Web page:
Famous orchestras, legendary conductors, and virtuoso soloists join together on the idyllic location of Lake Lucerne to celebrate the joy of music. In the concert hall, which is renowned for its phenomenal acoustics and its exquisite architecture, they encounter visitors from Switzerland, Europe and all around the world. The Summer Festival takes place annually from mid-August to mid-September. It opens every year with a performance by the Lucerne Festival Orchestra.
Along with cultivating the traditional repertoire, which is performed by leading international performers, Lucerne Festival is committed to the realm of contemporary music. It presents one or two composers-in-residence each year and gives their works a spotlight. Each summer is devoted to a specific theme that governs the choice of works on the program. As part of its new Festival strategy, Lucerne Festival will launch a new format starting in 2020. A weekend of concerts will take place each autumn and spring, respectively, which will feature artists from Lucerne Festival’s in-house projects, including the Lucerne Festival Orchestra, the Lucerne Festival Academy and the Lucerne Festival Alumni.
The exact program will be announced in late autumn 2019. As part of this strategy, the Easter and Piano Festivals will be discontinued as of 2020. The 2019 Piano Festival will take place from November 16-24 as planned.
Chestnut Festival, Ticino
Chestnut festivals are celebrated throughout Ticino in October. The one in Ascona is one of the most popular events. At this fest, visitors can enjoy the chestnut roasted over fire along with various chestnut-based delicacies such as jams, honeys, cakes, ice cream and a slew of the region’s traditional food and wine products. Take a stroll, accompanied by music, past the market booths and discover a variety of culinary delights, arts and crafts.
Montreux Jazz Festival
Founded in 1967, this event, which takes place over two weeks at the beginning of July, is Europe’s biggest jazz festival. Originally a pure jazz fest, it opened up in the 1970s and today showcases artists of virtually every music style. More than 1,300 artists have performed at the fest, and a slew of live albums were recorded there, including recordings by Alice Cooper, Carlos Santana, Deep Purple, Jethro Tull, Run-D.M.C. and Van Morrison.
This traditional holiday takes place every April in Zurich and features a colorful parade attended by around 3,500 members of the guilds, 350 horsemen and 30 music corps in historical costumes and uniforms. The climax of the event occurs with the burning of the “Böögg”, a figure of a snowman prepared with explosives. Popular tradition says the faster the head of the snowman explodes the better summer will be. In the evening, the biggest barbecue in Switzerland takes place as sausages are grilled in the “Böögg’s” fire.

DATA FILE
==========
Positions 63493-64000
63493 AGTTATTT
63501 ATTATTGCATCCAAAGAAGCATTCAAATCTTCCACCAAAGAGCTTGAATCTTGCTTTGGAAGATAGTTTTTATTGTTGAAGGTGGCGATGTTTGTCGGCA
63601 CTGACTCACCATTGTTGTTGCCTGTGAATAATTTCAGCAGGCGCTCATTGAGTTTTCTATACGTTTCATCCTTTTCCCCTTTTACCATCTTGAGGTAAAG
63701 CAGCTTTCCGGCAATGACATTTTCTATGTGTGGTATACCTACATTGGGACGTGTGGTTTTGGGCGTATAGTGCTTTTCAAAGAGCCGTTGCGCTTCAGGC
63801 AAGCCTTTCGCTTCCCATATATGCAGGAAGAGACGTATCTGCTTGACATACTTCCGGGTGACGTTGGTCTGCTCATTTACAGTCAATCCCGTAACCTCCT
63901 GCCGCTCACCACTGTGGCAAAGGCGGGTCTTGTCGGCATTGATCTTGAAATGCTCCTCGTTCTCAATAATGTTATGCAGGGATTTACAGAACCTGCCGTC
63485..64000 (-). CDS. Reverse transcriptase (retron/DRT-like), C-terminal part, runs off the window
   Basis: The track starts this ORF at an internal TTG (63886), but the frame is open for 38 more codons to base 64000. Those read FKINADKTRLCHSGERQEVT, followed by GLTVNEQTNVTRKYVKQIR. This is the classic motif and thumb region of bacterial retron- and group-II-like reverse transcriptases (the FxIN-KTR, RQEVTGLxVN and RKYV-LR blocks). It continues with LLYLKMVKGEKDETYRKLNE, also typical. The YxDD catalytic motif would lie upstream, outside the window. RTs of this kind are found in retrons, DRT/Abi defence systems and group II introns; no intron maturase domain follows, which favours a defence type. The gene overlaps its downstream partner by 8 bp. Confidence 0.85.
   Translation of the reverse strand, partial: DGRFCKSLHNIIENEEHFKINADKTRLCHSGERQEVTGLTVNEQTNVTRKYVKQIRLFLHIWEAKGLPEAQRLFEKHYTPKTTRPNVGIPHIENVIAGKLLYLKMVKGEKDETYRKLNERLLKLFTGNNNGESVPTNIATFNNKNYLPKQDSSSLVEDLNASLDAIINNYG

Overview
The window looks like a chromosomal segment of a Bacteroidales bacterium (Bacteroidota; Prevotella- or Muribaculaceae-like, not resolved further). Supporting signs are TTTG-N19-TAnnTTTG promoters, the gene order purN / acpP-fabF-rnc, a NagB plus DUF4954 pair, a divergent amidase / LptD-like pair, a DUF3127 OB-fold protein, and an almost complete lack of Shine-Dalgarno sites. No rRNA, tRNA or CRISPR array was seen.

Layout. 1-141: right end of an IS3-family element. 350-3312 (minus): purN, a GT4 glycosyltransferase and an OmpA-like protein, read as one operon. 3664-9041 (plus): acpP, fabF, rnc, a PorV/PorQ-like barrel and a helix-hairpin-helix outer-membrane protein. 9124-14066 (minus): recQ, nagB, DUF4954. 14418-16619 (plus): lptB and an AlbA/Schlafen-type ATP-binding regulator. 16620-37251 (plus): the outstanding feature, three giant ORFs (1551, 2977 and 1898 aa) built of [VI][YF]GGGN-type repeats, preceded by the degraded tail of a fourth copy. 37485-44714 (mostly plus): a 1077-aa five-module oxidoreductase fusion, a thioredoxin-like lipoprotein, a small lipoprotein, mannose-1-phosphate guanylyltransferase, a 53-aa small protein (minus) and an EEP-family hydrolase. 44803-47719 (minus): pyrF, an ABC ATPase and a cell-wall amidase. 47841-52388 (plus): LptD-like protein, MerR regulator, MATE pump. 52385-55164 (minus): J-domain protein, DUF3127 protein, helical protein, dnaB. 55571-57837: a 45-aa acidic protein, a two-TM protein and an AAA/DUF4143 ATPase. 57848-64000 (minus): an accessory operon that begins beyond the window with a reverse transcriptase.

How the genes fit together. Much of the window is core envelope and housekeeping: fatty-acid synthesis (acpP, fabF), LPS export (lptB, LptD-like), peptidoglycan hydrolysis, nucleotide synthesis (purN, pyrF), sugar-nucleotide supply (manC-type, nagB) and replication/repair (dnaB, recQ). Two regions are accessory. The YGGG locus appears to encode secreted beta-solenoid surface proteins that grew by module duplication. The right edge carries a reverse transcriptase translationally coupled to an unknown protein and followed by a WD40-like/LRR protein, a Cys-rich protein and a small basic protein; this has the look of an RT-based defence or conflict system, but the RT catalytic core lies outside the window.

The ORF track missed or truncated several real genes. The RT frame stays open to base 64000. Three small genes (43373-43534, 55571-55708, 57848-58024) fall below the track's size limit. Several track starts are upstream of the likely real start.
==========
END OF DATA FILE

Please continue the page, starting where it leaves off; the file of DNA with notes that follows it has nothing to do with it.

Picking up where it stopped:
Swiss National Day
Since 1891, August 1 has been celebrated as Swiss National Day. This date refers to an alliance formed in 1291 by the three cantons of Uri, Schwyz and Unterwalden, the center around which Switzerland was built. It is also the day Switzerland’s residents join together to celebrate in towns and cities across the country. Each Swiss city offers a day of federal unity by organizing fireworks displays, concerts or presentations, and thousands attend festivities in the largest cities: Zurich, Basel, Geneva, Bern and Lucerne. The main celebrations, though, take place at the Rhine Falls near Schaffhausen and at Rütli Meadow above Lake Lucerne. Referred to as “fire on the rocks,” the show at the Rhine Falls is one of the top Swiss National Day events as the falls are illuminated with fireworks and light effects. A representative celebration is also staged at Rütli Meadow. This is where Switzerland’s historic oath marking the foundation of the Swiss Confederacy took place.
Wine Festivals (various regions)
The largest wine fest in the German-speaking part of Switzerland, Winzerfest has been celebrated by the Zurich region for 68 years and takes place in October. Spiezer Laset-Sunntig is the only wine festival in the Bernese Oberland, the higher part of the canton of Bern, and celebrates its 50th anniversary in September 2019. The Russin Harvests Festival in the Geneva region has been running for 57 years and unfolds in September in the bucolic setting of Russin, in the heart of the Mandement vineyards. World Snow Festival, Grindelwald
A celebration of icy art in Grindelwald, this January festival has grown into one of Switzerland’s most popular winter events. The six-day fest began in 1983 and today attracts international artists who design figures and sculptures out of blocks of snow. The streets of Grindelwald transform into a charming museum with ice sculptures adorning each corner. A jury of experts judges the giant snow sculptures and the public is welcome to give their impressions of the art.
By Jason Paha